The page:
(Image used with permission of the Daughters of Charity Provincial Archives)
November 27 marks the first of three special feast days for the Company of the Daughters of Charity: the Feast of Our Lady of the Miraculous Medal. From July to November 1830, Catherine Laboure, then a Seminary Sister (novice) of the Daughters of Charity, was visited several times by Our Lady at the Mother House of the Daughters of Charity in Paris. During the apparition of November 27, 1830, Catherine saw Our Lady standing on a globe, with rays of light streaming from her outstretched hands. Framing the figure was an inscription: “O Mary conceived without sin, pray for us who have recourse to thee.” Then Mary spoke to Catherine: “Have a medal struck upon this model. Those who wear it will receive great graces, especially if they wear it around the neck.” The vision then turned to show the reverse of the Medal: the letter M surmounted by a cross with a bar at its base; below this monogram, the Sacred Heart of Jesus crowned with thorns, and the Immaculate Heart of Mary pierced with a sword.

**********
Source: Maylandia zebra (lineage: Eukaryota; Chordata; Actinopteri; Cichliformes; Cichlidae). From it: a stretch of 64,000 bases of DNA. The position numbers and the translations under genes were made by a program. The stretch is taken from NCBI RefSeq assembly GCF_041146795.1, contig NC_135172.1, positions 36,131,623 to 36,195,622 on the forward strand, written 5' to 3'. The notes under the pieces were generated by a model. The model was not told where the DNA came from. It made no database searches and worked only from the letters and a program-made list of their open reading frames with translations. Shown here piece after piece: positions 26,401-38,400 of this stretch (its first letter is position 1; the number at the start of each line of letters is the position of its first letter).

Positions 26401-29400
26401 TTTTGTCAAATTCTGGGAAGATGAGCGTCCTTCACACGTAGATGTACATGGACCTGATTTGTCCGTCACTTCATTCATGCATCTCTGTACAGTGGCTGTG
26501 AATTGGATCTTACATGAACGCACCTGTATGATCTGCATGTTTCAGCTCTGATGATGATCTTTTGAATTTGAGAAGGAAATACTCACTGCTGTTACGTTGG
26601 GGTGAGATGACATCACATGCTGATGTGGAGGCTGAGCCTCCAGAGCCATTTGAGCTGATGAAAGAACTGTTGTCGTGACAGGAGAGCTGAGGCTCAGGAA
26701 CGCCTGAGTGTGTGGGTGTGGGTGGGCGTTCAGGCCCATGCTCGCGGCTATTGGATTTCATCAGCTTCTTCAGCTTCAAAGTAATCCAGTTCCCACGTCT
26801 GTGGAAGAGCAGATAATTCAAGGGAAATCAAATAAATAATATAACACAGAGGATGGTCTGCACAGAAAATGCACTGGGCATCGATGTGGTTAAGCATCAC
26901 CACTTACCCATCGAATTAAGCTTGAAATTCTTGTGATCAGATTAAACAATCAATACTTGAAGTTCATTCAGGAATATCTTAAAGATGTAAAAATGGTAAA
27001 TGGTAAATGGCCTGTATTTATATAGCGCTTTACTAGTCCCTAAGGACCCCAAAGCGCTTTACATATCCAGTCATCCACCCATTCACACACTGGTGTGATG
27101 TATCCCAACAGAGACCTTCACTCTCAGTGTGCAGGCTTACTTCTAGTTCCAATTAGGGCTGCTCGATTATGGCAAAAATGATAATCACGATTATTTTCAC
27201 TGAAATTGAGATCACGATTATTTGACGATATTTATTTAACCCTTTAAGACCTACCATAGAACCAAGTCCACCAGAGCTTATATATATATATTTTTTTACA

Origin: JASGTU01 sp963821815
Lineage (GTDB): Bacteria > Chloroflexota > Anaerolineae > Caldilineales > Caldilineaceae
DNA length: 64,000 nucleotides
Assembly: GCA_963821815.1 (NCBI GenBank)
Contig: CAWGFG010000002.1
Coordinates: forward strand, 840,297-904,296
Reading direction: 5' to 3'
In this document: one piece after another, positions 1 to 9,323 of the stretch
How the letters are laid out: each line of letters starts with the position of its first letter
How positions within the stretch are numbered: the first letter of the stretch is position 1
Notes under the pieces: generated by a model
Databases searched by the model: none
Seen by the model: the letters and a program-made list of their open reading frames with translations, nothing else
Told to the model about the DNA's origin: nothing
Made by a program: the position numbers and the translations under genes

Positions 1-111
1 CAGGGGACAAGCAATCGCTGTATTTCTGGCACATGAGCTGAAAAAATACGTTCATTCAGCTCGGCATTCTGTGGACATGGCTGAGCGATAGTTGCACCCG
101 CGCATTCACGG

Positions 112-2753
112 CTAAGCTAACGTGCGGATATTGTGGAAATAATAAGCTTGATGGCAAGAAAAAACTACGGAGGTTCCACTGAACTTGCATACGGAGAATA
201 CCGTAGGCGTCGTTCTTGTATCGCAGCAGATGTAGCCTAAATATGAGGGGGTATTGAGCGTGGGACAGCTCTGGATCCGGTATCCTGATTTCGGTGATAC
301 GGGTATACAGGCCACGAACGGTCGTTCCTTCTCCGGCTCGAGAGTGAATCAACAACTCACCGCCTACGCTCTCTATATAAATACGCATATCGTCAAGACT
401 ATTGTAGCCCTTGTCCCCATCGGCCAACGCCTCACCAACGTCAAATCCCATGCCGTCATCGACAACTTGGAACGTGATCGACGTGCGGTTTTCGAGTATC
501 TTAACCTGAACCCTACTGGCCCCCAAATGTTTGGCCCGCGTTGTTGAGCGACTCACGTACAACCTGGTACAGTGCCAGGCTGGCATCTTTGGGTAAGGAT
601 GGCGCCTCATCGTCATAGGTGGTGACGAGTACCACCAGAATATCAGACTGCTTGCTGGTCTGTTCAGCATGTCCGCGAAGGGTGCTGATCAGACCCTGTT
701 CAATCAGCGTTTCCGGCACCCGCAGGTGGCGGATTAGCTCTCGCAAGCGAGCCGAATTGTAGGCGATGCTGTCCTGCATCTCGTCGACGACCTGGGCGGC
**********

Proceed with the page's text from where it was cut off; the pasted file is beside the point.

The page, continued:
With approval of the Catholic Church, the first medals were made in 1832 and were distributed in Paris. The medal quickly became a popular devotion, popularly known as the “Miraculous Medal” because of the many graces and blessings that were connected with the wearing of the medal.
The painting seen here, showing the reverse of the medal, will be on display in the Provincial Archives through December 31, as part of our exhibit: “Oh Mary Conceived Without Sin”.
November 28 is the feast of Catherine Laboure. Catherine will be the subject of our November 28 post.